Oh dear. If you want to learn about Johann Christian Schieferdecker
the booklet notes for this release aren’t going to be much help.
If you can get past the jovial narrative style, which opens,
‘“Christian, here’s the post!” shouted Anna Margaretha Schieferdecker
née Buxtehude through the big house near St Mary’s Church in
Lübeck, her home since her childhood. “Not now, my dear; I can’t
get this confounded serenade to finish – and the rehearsals
are next week!”…’ etc etc., you might glean that the composer
was Buxtehude’s assistant, and his successor in Lübeck on Buxtehude’s
death in 1707. What we’re not told is that his marriage to Anna
Margaretha or Margareta was part of the deal for his taking
on Buxtehude’s post – ‘according to local custom’ as The New
Grove has it. Buxtehude had also married his predecessor Franz
Tunde’s daughter, also called Anna Margaretha, which is all
very confusing. Having irritably thrown aside this missed opportunity
to find out about a genuinely obscure and interesting musical
character, we can get on with the music.
These Concertos are performed by a compact ensemble of nine
musicians, and a very fine sound they make. I’ve commented before
on the minimum of means to the greatest effect in Baroque instrumentation,
and the sheer variety of timbre in these performances is breathtaking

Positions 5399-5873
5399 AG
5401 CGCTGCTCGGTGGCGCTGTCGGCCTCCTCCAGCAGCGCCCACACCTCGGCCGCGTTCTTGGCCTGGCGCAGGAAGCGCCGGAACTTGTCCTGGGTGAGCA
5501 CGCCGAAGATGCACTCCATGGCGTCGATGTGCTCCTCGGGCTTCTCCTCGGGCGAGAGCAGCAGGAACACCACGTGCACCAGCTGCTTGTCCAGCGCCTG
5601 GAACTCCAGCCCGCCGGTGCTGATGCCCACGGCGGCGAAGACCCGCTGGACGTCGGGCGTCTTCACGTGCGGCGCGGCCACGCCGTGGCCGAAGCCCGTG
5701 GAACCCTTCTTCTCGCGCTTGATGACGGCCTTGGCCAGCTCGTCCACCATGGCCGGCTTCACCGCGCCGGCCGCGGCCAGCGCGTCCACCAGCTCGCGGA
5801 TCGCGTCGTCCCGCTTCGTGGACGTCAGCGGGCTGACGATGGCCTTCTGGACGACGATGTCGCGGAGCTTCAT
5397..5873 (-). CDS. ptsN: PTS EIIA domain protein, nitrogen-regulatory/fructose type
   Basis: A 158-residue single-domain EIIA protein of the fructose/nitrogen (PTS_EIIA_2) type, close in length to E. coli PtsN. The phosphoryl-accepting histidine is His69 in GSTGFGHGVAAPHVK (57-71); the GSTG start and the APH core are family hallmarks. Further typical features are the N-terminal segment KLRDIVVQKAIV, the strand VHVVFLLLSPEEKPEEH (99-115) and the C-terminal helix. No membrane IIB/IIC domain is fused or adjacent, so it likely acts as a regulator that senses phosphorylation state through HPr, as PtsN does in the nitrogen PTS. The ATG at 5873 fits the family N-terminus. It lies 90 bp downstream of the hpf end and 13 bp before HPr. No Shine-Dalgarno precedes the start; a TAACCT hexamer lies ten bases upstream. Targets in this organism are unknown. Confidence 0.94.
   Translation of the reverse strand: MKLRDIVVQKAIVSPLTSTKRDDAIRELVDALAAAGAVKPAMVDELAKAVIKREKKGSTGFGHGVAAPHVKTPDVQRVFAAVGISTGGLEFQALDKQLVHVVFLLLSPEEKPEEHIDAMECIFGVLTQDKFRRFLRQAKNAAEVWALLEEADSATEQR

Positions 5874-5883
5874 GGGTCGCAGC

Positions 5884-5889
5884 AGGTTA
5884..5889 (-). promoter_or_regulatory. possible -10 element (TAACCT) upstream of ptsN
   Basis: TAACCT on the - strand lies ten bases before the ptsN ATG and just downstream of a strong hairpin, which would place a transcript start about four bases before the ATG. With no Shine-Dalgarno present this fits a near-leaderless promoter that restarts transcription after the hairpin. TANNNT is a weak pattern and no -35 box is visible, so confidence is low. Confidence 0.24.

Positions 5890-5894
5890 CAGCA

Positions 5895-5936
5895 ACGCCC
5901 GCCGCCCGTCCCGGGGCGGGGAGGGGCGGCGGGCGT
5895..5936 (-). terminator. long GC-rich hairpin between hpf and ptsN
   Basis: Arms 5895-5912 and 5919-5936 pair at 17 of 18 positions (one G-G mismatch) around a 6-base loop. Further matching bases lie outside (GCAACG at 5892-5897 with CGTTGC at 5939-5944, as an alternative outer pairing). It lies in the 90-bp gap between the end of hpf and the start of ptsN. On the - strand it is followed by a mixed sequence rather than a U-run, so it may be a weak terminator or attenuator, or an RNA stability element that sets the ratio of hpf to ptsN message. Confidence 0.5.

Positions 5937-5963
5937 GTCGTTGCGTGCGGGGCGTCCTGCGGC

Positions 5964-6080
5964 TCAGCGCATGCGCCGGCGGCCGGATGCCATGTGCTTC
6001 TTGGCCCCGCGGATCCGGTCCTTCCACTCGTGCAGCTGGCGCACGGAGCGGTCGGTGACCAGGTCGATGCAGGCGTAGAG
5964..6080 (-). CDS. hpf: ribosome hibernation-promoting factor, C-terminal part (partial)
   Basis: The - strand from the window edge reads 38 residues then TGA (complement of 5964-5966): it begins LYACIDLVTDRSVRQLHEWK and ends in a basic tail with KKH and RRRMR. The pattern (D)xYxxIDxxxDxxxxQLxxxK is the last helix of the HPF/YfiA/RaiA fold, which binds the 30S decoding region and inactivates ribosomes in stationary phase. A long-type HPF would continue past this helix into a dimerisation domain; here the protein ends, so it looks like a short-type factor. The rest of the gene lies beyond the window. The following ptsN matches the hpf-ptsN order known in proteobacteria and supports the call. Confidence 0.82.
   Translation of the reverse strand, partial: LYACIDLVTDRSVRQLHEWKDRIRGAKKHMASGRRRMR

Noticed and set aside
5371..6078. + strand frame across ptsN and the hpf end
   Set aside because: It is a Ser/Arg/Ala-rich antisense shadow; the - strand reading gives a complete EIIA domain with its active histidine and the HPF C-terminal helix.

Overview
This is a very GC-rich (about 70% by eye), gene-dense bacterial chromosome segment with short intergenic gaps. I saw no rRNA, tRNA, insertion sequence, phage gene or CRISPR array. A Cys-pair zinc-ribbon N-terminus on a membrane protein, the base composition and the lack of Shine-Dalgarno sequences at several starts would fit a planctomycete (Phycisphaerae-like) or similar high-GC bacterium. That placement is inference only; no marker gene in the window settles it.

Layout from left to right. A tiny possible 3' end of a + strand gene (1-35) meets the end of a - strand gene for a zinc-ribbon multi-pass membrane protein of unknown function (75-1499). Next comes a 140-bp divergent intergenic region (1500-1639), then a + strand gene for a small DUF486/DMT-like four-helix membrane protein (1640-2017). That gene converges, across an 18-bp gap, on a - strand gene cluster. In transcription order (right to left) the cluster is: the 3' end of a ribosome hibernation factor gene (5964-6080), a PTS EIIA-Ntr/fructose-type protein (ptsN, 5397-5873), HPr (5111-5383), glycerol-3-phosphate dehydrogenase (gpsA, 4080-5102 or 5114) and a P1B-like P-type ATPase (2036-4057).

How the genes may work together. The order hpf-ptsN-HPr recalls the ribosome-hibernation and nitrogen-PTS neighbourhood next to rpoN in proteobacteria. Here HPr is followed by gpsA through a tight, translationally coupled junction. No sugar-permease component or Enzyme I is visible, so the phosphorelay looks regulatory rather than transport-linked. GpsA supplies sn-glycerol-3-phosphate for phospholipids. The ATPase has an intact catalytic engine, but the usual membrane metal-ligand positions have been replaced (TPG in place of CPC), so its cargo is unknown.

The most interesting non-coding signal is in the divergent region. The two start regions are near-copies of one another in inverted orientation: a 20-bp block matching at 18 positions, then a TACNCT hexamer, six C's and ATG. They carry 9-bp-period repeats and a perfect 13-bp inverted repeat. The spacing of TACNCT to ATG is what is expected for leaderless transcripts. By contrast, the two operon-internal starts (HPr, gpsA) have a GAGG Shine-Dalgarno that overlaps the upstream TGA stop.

just for a start. Winds which can be absorbed into the ensemble
texture or rise up as soloists, crisp harpsichord for rhythm
and harmonic richness, low tones from theorbo, cello or bassoon:
lightness and transparency is key, but monotony is a word which
has been banished from this production at the outset.
The opening C minor work has a funeral feel to the Ouverture,
with its processional drums and slow dotted rhythms in the introduction.
Schieferdecker is best known for his church music, but these
secular pieces are more fun that you might imagine. After the
grim opening, a dance mood is soon created, and the tension
created by the return to the opening solemnity is palpable.
Percussion is also a feature of the high-jinx in the following
Gavott, and whatever interpretative license has been
taken in turning these pieces into performable works is certainly
convincing as far as I’m concerned. Each concerto is a suite
with between five and seven movements in which dances feature
heavily. There are a few remarkable instrumental movements which
transcend dance forms, such as the stabbing chords of the Concert
in the 8. Concert in F major and the rousing Simphonie
which opens 6. Concert in D major.
I very much admire the character the Elbipolis players give
to this music. Great fun can be had in the galloping rhythms
which drive the Rigadoun in 5. Concert in D minor,
and the dance movements are frequently played with realistic
gusto which allows the imagination to play with images of riotously
pumping halls full of shrieking ladies and enthusiastic gents
who wished their wigs weren’t so itchy. There are some striking
harmonic suspensions in movements such as the Sarabande in
8. Concert in F major, and the slower dances are in general
very affecting. Schieferdecker likes his Chaconne movements,
and there are some very fine sets of variations of this kind
to be found, particularly that in 1. Concert in A minor.
This is a very fine recording of some genuinely entertaining
and frequently surprising music. The musicians of the Elbipolis
Barockorchester Hamburg are to be applauded for their superb
interpretations of this unknown repertoire, here to be found
in its world première recording.